Then things start getting really ugly. 2009 #2 pick – Dustin Ackley (.239/.300/.355 stat line in three full seasons in Seattle); 2008 #20 pick – Josh Fields (traded in ’11 for Trayvon Robinson, who has a .215/.272/.330 stat line in 90 games in the majors); 2007 #11 pick – Phillippe Aumont (part of the Cliff Lee trade in ’09, which got them half a season of Lee, to finish in 3rd place); 2006 #5 pick – Brandon Morrow (traded in ’09 for Brandon League, who was traded in ’12 for inconsequential minor leaguers). So, even the best first-round pick they made in several years ended up being traded away for basically nothing. Then, there’s 2005. The Mariners had the #3 pick in what turned out to be an extremely talented draft. And, they chose . . . Jeff Clement. In four major league seasons, Clement played in 152 games, and bat .218. Meanwhile, the other top 7 picks in that draft – Justin Upton, Alex Gordon, Ryan Zimmerman, Ryan Braun, Ricky Romero, and Troy Tulowitzki (all of whom have been All-Stars at least once). The list of bad draft picks goes on, but I’ll stop there.
With this kind of drafting, it should be no surprise that the Mariners don’t have a strong farm system. At the end of last season, they only had 2 of the top 100 prospects in baseball. But, this is just the beginning of the troubles for Seattle. Because even if your farm system isn’t great, you can make the right moves to improve your major league team here and there. But, Seattle has consistently made the wrong moves.
Jeff Cirillo was supposed to be worth trading three prospects (including Brian Fuentes – who went on to 4 All-Star selections), after four consecutive .300 seasons. But, in two years in Seattle, he compiled a .234/.295/.308 stat line. After the 2006 season, they traded Rafael Soriano (who has saved 191 games over the last 6 seasons) for Horacio Ramirez – who lasted one season in Seattle, and put together a staggering 7.16 ERA. Prior to the 2008 season, they traded Adam Jones (a first round draft pick), Chris Tillman (a second round draft pick) and George Sherrill along with two other minor leaguers to the Orioles for . . . Erik Bedard. Granted Bedard had a good season in 2007 (13-5, 3.16 ERA, 1.09 WHIP) – but, oh what a price to pay for a #2 starter. Especially when he ends up starting just 46 games over 2.5 years, goes 15-14 with a 3.31 ERA, and 1.23 WHIP. But, trades aren’t the only bad moves the Mariners make.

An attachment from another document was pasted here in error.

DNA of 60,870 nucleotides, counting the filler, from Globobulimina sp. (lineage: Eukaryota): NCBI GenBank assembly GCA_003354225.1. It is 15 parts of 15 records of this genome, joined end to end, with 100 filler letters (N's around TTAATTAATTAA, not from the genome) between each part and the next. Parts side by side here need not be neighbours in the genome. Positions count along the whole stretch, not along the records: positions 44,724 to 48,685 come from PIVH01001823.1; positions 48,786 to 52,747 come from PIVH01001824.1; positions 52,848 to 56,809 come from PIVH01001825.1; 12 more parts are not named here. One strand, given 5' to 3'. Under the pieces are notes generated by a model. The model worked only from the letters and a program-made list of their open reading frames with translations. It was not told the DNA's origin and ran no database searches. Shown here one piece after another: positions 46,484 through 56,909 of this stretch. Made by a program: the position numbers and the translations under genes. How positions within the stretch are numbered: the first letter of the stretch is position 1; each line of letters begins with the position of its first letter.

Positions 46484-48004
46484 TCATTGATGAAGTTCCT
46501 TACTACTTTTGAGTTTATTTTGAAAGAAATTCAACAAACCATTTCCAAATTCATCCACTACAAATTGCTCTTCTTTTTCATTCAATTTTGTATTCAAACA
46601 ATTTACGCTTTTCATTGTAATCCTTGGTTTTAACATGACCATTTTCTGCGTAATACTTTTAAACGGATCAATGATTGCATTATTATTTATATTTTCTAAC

Safeco Field, the home of the Mariners for the last 15 years, is not a hitters’ ballpark. It consistently ranks in the bottom 1/4 of baseball in run production. So, what do the Mariners do? Continue to sign big power-hitters to inflated contracts, only to see their numbers trail off significantly when playing half their games in Seattle. Adrian Beltre hit 48 home runs the year before signing a huge contract with the Mariners in 2004. He averaged 21 HR per year while in Seattle, despite those being his prime years. Yet, when he left Seattle at the age of 31, over the next 4 seasons, he averaged 32 HR. Robinson Cano was given a lucrative 10-year contract worth $240 million – at the age of 31. Nevermind how little sense that makes on the surface, but from the ages of 26-30 in New York, he averaged 28 HR per season. In his first year in Seattle – 14 HR. After never having made more than $10.5 million in a single season, Nelson Cruz signed a 4-year deal with the Mariners this past offseason . . . for $57 million! At the age of 34! He has averaged 29 HR per year over the last six seasons, in much more hitter-friendly ballparks, during the prime of his career. If he cracks 20 HR in 2015, I’ll be shocked.
The Mariners have some nice pitching. But, when your stadium is already a great pitcher’s ballpark, perhaps you should spend more time seeking out quality contact hitters who will get on base, and keep the offense flowing. I guess the fact that the Mariners don’t seem to realize this shouldn’t surprise us. 38 years of less-than-mediocre success isn’t a fluke. They just don’t get it.